Mindfulness 1/22/2021

Mother Nature’s Embrace

How can nature improve my mental health?

In this course, you’ll learn about how spending time in nature can improve your mental health!

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Today, we are being challenged to think more about what we can do for nature.

But spending time in nature can do a lot for your own mental wellbeing!

Spending time in nature promotes mindfulness and a sense of calm.

Mindfulness is the practice of fully experiencing the present moment, not thinking about your past or future.

Mindfulness can boost your immune system, lower blood pressure and lessen anxiety and depression.

Making us more mindful is partly how Mother Nature embraces us with her majesty, peace and tranquility.

But we can miss out on the benefits of nature if we are distracted or on our phones.

This is why paying attention and ridding yourself of distractions is key to experiencing Mother Nature’s calming embrace.

How exactly does spending time in nature make us more mindful and improve our health?

Swipe left to find out!

In the “concrete jungle” of a city, your mind constantly swings from thought to thought.

Being in a city increases activity in a region of your brain that is active when you’re lost in a negative thought loop.

This region of the brain is called the prefrontal cortex.  It helps you plan for the future, but its activity can also lead to anxiety.

But being in nature quiets activity in your prefrontal cortex.  This means less mind wandering and anxiety!

To quiet your prefrontal context, it is best to tune into nature around you with all of your senses, or to be mindful in nature.

This is how being in nature can improve your mental health.  But it can also improve your physical health!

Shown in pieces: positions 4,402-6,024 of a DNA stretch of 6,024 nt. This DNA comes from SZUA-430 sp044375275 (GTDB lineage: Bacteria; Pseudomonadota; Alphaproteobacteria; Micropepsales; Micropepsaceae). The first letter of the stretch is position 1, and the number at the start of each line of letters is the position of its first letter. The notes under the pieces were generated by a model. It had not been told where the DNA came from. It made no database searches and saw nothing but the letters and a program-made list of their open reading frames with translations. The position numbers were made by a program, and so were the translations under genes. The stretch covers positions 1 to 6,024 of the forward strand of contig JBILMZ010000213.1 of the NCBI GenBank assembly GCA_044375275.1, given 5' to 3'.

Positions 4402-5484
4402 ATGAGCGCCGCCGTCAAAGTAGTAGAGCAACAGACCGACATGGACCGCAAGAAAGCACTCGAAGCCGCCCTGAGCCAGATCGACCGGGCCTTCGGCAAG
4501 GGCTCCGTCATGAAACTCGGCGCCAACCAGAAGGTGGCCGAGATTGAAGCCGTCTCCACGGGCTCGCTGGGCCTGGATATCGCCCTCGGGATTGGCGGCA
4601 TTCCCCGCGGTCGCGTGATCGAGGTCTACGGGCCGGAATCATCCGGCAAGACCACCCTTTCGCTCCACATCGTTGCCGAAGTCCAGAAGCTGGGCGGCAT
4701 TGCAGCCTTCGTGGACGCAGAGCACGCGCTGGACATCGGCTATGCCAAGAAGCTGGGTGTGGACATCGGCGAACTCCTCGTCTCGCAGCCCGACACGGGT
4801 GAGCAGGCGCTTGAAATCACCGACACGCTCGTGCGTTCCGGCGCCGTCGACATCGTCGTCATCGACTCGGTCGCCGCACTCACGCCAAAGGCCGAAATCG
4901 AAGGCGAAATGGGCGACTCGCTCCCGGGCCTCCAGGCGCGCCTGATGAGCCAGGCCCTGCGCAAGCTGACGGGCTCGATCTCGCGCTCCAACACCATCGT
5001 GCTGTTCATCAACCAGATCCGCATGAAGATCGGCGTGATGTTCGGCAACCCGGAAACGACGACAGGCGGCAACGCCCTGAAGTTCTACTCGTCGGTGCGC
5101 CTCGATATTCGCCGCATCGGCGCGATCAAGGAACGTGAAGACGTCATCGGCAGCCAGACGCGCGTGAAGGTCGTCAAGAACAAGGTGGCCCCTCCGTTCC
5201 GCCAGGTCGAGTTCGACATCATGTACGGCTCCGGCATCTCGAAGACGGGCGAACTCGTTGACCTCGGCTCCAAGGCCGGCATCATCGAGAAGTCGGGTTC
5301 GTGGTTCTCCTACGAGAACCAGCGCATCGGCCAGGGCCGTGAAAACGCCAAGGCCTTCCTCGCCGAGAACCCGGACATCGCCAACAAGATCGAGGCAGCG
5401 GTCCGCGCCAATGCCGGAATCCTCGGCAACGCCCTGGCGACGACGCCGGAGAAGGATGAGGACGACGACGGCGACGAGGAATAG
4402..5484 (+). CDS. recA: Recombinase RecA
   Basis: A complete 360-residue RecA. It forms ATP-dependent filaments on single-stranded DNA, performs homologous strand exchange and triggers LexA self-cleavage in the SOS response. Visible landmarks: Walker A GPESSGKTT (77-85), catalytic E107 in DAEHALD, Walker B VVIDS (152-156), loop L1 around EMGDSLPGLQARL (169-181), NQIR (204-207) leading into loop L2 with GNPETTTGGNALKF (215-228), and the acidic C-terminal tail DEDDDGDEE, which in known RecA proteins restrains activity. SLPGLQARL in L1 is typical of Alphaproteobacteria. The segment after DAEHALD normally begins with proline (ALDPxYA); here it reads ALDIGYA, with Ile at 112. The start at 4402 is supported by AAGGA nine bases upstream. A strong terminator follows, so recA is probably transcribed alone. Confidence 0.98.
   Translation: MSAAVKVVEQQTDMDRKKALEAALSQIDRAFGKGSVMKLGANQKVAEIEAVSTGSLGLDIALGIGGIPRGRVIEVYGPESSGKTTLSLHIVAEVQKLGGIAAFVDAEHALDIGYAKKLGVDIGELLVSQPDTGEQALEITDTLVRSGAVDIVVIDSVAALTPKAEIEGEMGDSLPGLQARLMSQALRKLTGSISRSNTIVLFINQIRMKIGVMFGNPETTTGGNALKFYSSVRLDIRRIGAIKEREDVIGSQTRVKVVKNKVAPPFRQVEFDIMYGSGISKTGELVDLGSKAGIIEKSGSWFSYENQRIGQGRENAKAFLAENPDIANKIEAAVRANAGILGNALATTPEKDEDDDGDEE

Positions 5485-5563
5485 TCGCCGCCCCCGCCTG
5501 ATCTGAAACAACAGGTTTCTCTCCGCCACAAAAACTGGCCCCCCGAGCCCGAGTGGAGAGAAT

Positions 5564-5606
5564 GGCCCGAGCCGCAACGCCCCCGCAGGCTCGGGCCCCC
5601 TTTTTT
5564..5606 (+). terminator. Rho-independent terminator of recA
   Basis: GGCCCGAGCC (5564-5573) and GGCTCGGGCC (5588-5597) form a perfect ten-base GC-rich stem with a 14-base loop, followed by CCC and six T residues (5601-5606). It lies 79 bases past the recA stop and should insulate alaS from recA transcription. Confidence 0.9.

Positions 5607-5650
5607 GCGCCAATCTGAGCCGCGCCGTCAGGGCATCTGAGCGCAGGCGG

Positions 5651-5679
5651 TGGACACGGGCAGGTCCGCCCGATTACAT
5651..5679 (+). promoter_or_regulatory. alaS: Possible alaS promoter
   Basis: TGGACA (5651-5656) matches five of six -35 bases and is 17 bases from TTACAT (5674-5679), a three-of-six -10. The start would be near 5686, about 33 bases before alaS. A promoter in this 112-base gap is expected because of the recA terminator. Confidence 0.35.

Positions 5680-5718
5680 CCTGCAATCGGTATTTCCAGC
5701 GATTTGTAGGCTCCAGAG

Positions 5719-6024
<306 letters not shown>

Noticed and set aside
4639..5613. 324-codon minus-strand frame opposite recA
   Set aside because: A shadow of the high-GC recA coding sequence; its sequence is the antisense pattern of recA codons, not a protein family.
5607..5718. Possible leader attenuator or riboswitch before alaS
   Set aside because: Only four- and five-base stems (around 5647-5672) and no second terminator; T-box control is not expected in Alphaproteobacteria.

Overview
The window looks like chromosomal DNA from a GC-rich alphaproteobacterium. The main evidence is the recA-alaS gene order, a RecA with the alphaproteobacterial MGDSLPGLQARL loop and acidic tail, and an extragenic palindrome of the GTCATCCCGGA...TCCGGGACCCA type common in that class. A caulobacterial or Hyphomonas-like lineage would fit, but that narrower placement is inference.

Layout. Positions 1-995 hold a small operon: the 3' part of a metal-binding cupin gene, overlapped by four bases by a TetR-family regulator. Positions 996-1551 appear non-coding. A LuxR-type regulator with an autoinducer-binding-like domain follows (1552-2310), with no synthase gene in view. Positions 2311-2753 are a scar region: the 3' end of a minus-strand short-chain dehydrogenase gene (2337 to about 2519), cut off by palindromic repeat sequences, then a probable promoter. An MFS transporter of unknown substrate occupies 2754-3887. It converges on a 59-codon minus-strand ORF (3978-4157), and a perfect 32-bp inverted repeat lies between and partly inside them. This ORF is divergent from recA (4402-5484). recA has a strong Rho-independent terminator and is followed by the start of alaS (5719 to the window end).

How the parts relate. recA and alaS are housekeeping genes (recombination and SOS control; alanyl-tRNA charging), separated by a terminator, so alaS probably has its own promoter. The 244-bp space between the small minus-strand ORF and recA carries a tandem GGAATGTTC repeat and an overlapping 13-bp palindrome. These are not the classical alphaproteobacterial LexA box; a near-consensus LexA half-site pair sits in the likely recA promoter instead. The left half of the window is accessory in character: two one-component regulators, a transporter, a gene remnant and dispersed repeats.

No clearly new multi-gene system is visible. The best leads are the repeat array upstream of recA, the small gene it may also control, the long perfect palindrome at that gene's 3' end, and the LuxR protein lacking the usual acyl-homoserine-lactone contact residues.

It makes sense that being outside is good for your wellbeing, out where exercise and socializing happens.

But we know from a growing field of science called ecotherapy that nature itself is good for you.

Nature sounds and scenery can lower your blood pressure.  High blood pressure increases your risk of heart disease.

Being in nature can also lower levels of stress chemicals in your body, such as cortisol.

Ecotherapy has roots in the
ancient Japanese practice of
Forest Bathing.

Forest Bathing - Shinrin-Yoku in Japanese - involves being immersed in nature with all of your senses.

Even listening to natural sounds such as flowing water while indoors can help you relax!

But how much time in nature is enough to reap mental health benefits?

Researchers suggest that you spend at least 20 minutes in nature every day.

Incorporate nature into your everyday lifestyle wherever possible, such as walks in a park.

If you can, plan nature-based activities on the weekends!

Just remember - the key for maximum benefit is mindful experience of nature.

To mindfully experience nature, turn off your phone and focus your attention on your breath…

Take in the sights, sounds and smells of nature around you.  If your mind wanders to worries or your to-do list, gently bring it back.

Mindfulness will help you better see the richness and color of nature around you.

The more you look at nature with awe and see yourself as connected to it, the better you will feel.

People who feel more connected to nature are happier and more satisfied with life.

They have less anxiety, greater creativity and feel more energetic.  They do more for others.

Pro-nature behaviours - like doing your part to protect the environment - can help nature help you!

So get outside, be mindful and feel Mother Nature’s calming embrace!

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